Further, Louisiana taxpayers should continue to see increased savings from the Scholarship Program as a growing number of students choose this option. A voucher program in Milwaukee, for example, saved taxpayers $46.7 million in 2012 according to a University of Arkansas study.

Finally, policymakers should remember that our education system exists to support students, not administrators and employees. The modest challenges presented to school districts are outweighed by the fact that the Scholarship Program offers thousands of students new pathways to success. Along with savings to taxpayers that can be measured, it offers families an opportunity whose value cannot be captured on a balance sheet. It seems a small price to pay if school districts that spent recklessly for decades must now face the consequences of their actions.

Kevin Kane is the President of the Pelican Institute for Public Policy, a New Orleans-based conservative think tank. This piece originally appeared at the Pelican Post.

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1 Comment

  1. William M Edelmann
    William M Edelmann November 13, 18:03

    The mission of public schools is delivery of educational services.

    The public school's mission statement shouldn't include but generally do anything about providing athletics, health dispensaries, food & meals, employment of anyone in community, transportation, etc. All of the latter are ancillary and are value-added to the mission of education but these are not at the core of the mission itself. That said, some of the latter is and always must be provided to ensure the comprehensive delivery of the primary mission and that is where an establishment of priorities must be made clear & decisive.

    This swelling of non-teaching staff levels and the addition of concepts like small-classroom {lower student-teacher ratios} to address disciplinary or 'honors' programs have been a problem for more than a couple decades. Adding administrators to oversee the rising specialization of programs, staff, personnel & regulatory compliance and you can see why staff growth exceeds student population growth or even reversing it by rising staff counts with declining enrollment in the systems.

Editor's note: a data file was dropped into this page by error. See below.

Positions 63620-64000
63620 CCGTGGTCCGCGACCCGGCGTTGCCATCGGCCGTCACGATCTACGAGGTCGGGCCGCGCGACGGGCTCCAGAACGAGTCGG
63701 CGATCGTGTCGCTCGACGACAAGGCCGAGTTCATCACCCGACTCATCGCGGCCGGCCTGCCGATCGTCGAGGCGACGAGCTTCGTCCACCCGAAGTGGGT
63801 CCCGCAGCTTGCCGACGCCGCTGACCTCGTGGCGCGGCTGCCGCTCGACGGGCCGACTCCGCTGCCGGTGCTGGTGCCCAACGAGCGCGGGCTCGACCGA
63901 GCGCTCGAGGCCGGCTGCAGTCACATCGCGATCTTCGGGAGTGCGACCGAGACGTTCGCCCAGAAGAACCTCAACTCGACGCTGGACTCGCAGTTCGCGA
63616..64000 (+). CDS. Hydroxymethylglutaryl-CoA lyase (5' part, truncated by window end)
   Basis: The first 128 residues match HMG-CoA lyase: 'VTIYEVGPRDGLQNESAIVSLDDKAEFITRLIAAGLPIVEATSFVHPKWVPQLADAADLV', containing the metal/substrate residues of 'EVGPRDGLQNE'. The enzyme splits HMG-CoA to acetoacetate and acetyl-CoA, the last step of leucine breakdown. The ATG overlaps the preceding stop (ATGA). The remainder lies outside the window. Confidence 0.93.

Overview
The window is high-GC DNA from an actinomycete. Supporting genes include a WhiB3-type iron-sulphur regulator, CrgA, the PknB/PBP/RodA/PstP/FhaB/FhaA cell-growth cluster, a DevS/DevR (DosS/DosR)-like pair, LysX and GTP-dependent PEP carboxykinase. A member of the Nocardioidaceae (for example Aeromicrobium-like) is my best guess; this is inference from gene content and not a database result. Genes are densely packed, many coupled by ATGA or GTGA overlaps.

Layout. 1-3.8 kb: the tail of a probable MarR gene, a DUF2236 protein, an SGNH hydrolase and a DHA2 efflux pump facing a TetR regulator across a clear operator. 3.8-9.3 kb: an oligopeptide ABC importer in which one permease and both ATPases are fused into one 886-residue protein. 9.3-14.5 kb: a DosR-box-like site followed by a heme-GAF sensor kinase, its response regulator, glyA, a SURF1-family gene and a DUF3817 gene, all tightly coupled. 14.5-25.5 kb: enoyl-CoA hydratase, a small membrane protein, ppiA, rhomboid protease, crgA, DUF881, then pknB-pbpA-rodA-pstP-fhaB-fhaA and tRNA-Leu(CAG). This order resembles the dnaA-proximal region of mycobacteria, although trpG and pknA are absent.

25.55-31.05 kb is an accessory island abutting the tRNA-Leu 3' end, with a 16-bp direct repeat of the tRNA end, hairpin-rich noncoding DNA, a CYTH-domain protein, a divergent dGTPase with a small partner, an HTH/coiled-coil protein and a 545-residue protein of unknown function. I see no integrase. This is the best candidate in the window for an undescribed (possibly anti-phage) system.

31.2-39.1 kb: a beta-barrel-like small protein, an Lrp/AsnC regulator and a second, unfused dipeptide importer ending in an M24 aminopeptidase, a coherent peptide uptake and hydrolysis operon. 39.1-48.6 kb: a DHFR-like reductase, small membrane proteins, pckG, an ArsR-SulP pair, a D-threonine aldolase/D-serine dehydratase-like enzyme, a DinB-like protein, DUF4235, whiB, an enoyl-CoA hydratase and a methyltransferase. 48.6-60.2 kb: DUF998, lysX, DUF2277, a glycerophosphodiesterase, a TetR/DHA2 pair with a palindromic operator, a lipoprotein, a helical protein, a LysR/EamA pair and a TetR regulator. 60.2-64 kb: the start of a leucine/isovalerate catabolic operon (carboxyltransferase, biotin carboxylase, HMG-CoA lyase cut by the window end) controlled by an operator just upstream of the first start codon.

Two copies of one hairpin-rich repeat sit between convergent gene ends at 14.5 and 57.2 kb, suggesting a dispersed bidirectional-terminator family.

We have contended with these facts among the small, rural public schools in New Jersey where each town has its own K-8 'sending district' with its own administration, a separate HS district & administration or a regional HS district & administration and costs for non-educational outlays outpaced those of direct teaching by more than double.

    During the 1990s, good economic times, it was fashionable for parents to demand, easy for districts to provide additional educational & ancillary services, regardless of costs or economics. It is always easier to expand programming & concessions as tax receipts rise with new housing units or businesses {NJ schools are 'solely' funded on property tax receipts}. But when taxpayers cannot afford services, we have to choose cut-backs or shift burden to parties who directly benefit from athletics, arts & clubs, cafeteria, field trips &/or transportation, or petition those who impose the programs {State & Federal Departments of Education}. If those petitions are not responded in affirmative, programmatic & administrative cuts are then made.

    Unfortunately, large urban and statewide education systems do not have either the discipline or accountability at the local level, and so growth goes without review, remains unchecked, and grows unfettered into the weaker times as we now have.